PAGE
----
Early symptoms of suicidal behavior

suicidalAs the name of the upcoming National Suicide Prevention Week promises, suicide is perfectly preventable – especially if one pays attention to the early symptoms of suicidal behavior, both in oneself and in one’s loved ones. The signs that a person may be thinking about ending their own lives may be perceived in how that person talks, acts, and their overall mood.

Early suicidal behavior symptoms

Verbal cues

  • Talking about killing themselves, having no reason to live, being a burden to others, feeling trapped, or about unendurable pain.
  • Talking about hopelessness or guilt.
  • The person makes such statements as “I’m going to kill myself; I wish I was dead; I wish  my mother had had an abortion;” etc.

Behavioral signs

  • Increased intake of alcohol or drugs.
  • Searching and/or getting the implements to commit suicide (guns, pills).
  • Reckless behavior.
  • Withdrawing from activities, family, and friends.
  • Insomnia or hypersomnia.
  • Visiting or calling people to say goodbye.
  • Giving away personal belongings.
  • Aggressiveness.
  • Personality changes.
  • Getting their affairs in order.


  • Depression.
  • Loss of interest.
  • Rage.
  • Irritability.
  • Humiliation.
  • Anxiety.
  • Mood swings.

The warning signs may not be entirely obvious, though. As a matter of fact, they may even be deceiving. For example, an episode of sudden calmness following a bout of depression or moodiness may seem like a good sign but can actually be a result of the person having made peace with the idea of suicide. And while it is not an exact science, it may help to become acquainted with the profile of the suicide victim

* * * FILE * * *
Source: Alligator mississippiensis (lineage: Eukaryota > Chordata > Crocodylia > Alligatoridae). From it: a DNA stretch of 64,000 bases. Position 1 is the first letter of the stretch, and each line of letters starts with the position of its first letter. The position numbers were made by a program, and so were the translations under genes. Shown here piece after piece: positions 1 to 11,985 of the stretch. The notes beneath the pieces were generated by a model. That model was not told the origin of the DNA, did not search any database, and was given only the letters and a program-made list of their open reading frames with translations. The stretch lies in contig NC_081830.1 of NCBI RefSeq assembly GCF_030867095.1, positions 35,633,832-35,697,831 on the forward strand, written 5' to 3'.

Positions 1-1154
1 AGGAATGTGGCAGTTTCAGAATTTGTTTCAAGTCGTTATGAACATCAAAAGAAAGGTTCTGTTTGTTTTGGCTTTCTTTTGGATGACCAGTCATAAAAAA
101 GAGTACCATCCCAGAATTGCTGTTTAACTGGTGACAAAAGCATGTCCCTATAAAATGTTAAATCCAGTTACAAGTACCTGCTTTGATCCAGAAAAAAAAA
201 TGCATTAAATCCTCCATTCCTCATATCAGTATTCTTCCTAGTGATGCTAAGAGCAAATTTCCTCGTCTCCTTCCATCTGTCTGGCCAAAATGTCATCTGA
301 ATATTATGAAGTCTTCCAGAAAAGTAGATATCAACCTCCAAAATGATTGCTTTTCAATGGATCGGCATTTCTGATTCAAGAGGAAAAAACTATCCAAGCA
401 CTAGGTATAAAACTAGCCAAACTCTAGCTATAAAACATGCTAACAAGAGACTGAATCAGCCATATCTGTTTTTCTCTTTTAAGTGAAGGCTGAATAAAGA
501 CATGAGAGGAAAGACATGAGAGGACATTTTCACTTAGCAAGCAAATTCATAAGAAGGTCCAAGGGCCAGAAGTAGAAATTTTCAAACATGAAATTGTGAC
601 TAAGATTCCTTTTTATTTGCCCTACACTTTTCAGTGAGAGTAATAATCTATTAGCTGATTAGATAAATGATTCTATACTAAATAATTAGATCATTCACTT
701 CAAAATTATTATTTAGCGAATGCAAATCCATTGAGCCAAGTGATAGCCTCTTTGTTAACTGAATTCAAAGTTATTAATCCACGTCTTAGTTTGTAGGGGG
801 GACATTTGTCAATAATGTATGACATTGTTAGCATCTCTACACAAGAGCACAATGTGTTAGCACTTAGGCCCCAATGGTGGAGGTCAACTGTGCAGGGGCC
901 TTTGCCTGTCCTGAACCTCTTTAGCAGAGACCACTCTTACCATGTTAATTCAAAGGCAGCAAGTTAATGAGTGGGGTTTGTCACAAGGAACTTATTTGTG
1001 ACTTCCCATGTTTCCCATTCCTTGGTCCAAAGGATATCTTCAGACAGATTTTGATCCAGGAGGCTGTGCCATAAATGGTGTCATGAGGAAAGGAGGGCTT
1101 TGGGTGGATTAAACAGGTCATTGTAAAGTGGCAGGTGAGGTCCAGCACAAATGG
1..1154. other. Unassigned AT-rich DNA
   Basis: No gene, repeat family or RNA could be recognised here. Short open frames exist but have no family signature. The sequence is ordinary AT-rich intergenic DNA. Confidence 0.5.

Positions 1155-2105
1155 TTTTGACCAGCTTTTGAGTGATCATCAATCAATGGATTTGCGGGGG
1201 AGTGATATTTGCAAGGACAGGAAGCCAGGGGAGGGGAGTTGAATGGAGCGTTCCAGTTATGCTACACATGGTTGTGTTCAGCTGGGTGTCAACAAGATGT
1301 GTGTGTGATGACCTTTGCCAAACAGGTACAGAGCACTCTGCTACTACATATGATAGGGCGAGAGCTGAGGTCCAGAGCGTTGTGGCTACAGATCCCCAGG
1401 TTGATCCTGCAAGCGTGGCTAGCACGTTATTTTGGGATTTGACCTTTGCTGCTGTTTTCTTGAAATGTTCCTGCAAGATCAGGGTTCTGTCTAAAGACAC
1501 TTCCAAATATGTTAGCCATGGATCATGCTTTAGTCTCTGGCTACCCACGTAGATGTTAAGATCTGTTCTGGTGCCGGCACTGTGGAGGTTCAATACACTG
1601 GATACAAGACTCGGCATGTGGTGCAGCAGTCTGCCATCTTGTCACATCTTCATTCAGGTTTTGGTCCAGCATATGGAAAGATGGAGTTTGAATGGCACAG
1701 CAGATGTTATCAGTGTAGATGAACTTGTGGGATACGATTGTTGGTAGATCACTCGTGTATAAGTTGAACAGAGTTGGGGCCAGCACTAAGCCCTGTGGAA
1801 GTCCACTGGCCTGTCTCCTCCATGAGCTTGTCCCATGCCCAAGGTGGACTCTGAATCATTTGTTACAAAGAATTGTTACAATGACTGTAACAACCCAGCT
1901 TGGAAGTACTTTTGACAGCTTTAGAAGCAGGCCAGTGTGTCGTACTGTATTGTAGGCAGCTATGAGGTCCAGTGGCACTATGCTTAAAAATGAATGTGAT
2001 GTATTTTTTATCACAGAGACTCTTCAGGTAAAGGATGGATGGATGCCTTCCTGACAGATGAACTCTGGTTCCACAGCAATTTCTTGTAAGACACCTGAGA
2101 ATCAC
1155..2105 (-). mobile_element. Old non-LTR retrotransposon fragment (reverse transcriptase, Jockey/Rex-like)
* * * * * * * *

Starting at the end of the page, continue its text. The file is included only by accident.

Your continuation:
Suicidal tendencies chart



  • Elderly people who have lost a spouse.
  • People with a previous history of suicide attempts.
  • People with a family history of suicide.
  • People with a friend or co-worker who has committed suicide.
  • People who have been physically, emotionally, or sexually abused.
  • People who have experienced long-term pain, a disabling condition, or a terminal illness.
  • People with no job, no skills, and no spouse.
  • Violent or impulsive people.
  • Police officers, healthcare providers who work with terminally ill patients, and people in certain other professions.
  • People who abuse illegal substances.
  • Lesbians, homosexuals, transgenders who live in a hostile environment.
  • Hopelessness.
  • Worthlessness.
  • Agitation.
  • Social isolation.
  • Loneliness.
  • Feeling rejected.
  • Feeling like a victim.
  • Stressful experiences.
  • Suicidal ideation plus access to firearms.